If, however, you preemptively clear an alert, it’s almost always removed from the queue and no analyst looks at your account. Even better, fraud detection algorithms are usually trainable and a cleared alert means it’s less likely that you’ll see another alert in the future.

So when you get a fraud-alert, the action item is obvious: Don’t procrastinate. Just clear it as quickly as possible to keep anyone from looking at your account, either by responding to the alert or by calling the bank’s fraud line and hopefully doing it with an automated system. Bonus tip: if you can’t clear an alert with an automated system, calling outside of normal US working hours is more likely to get you to a customer service representative that lives in another country and is generally more apathetic about what happens in an account.

MEAB Scaremongering

So that we can appropriately calibrate urgency here: There’s buying a gift card or two and depositing a money order once a month, and then there’s going ham. If you’re not in that latter category I wouldn’t worry too much and just keep doing what you’ve always done. If not though, keep the bank’s analysts out of your accounts!

A captured screen shot from Citi’s soon to be released fraud alert verification system.

  1. The Target Redcard $40 online and $40 in-store sign-up bonus is back starting on Sunday and running through October 8. Why is $80 interesting for a new card? Isn’t that way below the line? Well, normally yes, but:

    – The debit card is churnable and has no credit pull
    – The credit card is churnable and unlocks interesting games both in-store and via the phone

    For more, see Target Redcard hacks, and note that the current time between closing an old card and opening a new one is somewhere around 10 business days. (Thanks to Derthsidious)
  2. Check your American Express offers for:

    – $40 back on $200 or more at Hertz car rentals
    – $100 back on $500 or more at Marriott hotels (Edit: Brian let me know that this may be limited to Marriott Homes and Villas)
    – $60 back on $300 at Grant Hyatt hotels
    – 2% to 2.5% back on co-branded business card spend
  3. There are multiple reports of a targeted 80,000 point Bank of America credit card sign-up bonus sent directly via email with the subject “[name], don’t miss your chance at this 80,000 bonus mile offer!”. Don’t forget to read up on Bank of America churning shenanigans if you’re going to apply for this one. (Thanks to DoC)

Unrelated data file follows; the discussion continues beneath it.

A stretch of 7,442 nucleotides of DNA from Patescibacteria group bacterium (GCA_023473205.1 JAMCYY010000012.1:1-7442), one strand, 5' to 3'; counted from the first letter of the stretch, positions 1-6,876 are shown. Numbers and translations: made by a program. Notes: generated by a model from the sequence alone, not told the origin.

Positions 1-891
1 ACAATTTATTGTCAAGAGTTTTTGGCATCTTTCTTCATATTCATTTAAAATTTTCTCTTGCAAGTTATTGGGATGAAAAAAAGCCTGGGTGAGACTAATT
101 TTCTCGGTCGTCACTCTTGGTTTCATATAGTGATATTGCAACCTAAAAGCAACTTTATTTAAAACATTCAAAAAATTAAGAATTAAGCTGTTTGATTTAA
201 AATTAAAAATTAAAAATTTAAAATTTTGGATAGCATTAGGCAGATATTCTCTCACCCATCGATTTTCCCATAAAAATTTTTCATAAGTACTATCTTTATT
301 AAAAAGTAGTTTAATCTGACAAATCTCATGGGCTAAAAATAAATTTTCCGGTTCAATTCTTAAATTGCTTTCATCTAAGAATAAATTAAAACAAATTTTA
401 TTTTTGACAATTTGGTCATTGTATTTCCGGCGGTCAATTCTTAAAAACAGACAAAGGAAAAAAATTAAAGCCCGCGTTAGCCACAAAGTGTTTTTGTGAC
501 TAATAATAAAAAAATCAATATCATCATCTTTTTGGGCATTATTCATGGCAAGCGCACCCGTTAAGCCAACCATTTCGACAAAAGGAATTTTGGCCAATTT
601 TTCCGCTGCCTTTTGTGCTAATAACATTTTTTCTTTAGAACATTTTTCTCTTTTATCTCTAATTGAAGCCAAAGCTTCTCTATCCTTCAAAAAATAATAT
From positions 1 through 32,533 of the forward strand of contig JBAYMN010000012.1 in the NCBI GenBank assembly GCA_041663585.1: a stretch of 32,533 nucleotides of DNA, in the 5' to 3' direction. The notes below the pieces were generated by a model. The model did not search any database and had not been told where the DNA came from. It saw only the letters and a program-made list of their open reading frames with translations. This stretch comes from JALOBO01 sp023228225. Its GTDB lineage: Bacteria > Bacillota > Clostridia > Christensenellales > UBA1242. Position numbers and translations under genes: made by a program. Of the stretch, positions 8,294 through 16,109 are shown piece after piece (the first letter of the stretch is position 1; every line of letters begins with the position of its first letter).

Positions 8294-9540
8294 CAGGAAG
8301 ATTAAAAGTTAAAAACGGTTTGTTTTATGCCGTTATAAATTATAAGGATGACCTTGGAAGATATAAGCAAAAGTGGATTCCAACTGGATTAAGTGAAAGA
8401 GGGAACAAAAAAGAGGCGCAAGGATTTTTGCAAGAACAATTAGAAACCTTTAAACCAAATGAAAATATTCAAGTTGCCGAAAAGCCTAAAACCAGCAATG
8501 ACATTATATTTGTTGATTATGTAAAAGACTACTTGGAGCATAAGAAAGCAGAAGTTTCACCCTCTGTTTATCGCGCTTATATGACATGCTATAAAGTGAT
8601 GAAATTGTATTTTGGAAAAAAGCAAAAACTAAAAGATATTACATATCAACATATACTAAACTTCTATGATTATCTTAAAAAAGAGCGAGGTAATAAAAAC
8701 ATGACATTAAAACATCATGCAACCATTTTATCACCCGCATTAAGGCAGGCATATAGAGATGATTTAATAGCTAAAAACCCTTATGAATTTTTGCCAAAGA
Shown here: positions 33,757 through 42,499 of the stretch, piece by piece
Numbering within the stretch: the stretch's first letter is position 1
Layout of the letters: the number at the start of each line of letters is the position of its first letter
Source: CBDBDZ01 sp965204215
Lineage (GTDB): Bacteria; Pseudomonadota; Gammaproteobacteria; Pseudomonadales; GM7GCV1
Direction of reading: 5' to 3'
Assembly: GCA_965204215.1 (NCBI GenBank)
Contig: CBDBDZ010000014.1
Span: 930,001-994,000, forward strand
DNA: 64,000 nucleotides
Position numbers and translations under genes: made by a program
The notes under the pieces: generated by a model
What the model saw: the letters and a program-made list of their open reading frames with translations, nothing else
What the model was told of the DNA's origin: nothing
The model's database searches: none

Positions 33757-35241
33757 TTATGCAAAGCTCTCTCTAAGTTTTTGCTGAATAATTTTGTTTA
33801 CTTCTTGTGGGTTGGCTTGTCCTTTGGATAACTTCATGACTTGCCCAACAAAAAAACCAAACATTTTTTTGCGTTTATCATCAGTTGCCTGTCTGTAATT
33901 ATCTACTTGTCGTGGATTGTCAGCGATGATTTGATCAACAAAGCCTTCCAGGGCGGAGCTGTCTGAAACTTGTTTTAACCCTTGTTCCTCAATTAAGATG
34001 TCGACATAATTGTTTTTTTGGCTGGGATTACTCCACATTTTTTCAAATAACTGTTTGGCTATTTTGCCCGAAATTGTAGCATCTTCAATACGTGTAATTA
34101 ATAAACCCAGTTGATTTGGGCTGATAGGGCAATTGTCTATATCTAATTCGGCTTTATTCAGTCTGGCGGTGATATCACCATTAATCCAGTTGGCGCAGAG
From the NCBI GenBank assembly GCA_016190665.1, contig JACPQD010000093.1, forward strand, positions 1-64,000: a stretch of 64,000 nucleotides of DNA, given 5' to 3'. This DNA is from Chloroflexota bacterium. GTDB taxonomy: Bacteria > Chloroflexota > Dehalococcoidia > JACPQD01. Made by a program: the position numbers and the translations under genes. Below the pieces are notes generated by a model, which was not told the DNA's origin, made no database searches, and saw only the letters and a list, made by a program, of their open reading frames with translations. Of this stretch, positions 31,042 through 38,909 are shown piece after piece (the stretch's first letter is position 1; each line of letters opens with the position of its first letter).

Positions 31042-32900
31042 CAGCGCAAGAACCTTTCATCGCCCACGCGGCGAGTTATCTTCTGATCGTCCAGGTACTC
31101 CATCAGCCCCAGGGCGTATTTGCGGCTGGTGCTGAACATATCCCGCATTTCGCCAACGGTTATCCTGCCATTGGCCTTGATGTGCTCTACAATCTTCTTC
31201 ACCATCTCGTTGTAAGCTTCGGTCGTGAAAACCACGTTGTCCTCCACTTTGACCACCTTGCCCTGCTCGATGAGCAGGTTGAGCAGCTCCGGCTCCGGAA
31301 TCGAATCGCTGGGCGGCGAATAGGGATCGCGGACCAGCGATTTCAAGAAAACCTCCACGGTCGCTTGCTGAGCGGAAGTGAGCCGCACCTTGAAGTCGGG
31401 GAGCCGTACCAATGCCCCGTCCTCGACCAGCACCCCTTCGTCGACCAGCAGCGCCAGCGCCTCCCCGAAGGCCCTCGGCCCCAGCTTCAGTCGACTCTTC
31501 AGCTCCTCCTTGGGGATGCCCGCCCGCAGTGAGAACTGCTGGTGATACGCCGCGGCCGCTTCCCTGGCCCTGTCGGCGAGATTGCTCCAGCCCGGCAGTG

4. It’s apparently now possible to generate referral links for personal Citi AA cards with $100 per referral, up to five referrals per year. It doesn’t seem to work for non-AA cards or for business AA cards based on my testing. (Thanks to coole106)

Have a nice weekend!

Jumpstarting the weekend with an external battery.

  1. Do this now: Register for Q4’s 5x spend on rotating category cards at Chase and Discover.

    Chase’s Freedom and Freedom Flex, 5x at PayPal and Walmart
    Discover IT: 5% back at Amazon and on digital wallet purchases

    The US Bank Cash+ and Citi Dividend registration links haven’t yet updated for Q4.
  2. Do this now (too): Register for Cathay Pacific’s incoming mileage transfer bonus for mileage transfers from credit card flexible currencies through November 12. Registering gets you two things:

    – A 10% bonus on transfers of less than 30,000 miles, or 15% on larger transfers
    – Resets expiration on miles in your account earned prior to 2020

    In October 2021, there was an American Express Membership Rewards 20% transfer bonus to Cathay Pacific AsiaMiles. If that or something similar from Citi or Capital One appears I’ll be making a large transfer into the program. (Thanks to FM)
  3. Simon’s volume site has 65% off of purchase fees through tomorrow on both Visa and Mastercard gift cards using promo SUPER22SAVE65. These are Metabanks so have a liquidation plan, like, I don’t know, using one of the satellite registers at Walmart for something other than a money order.

A satellite cash register, I guess?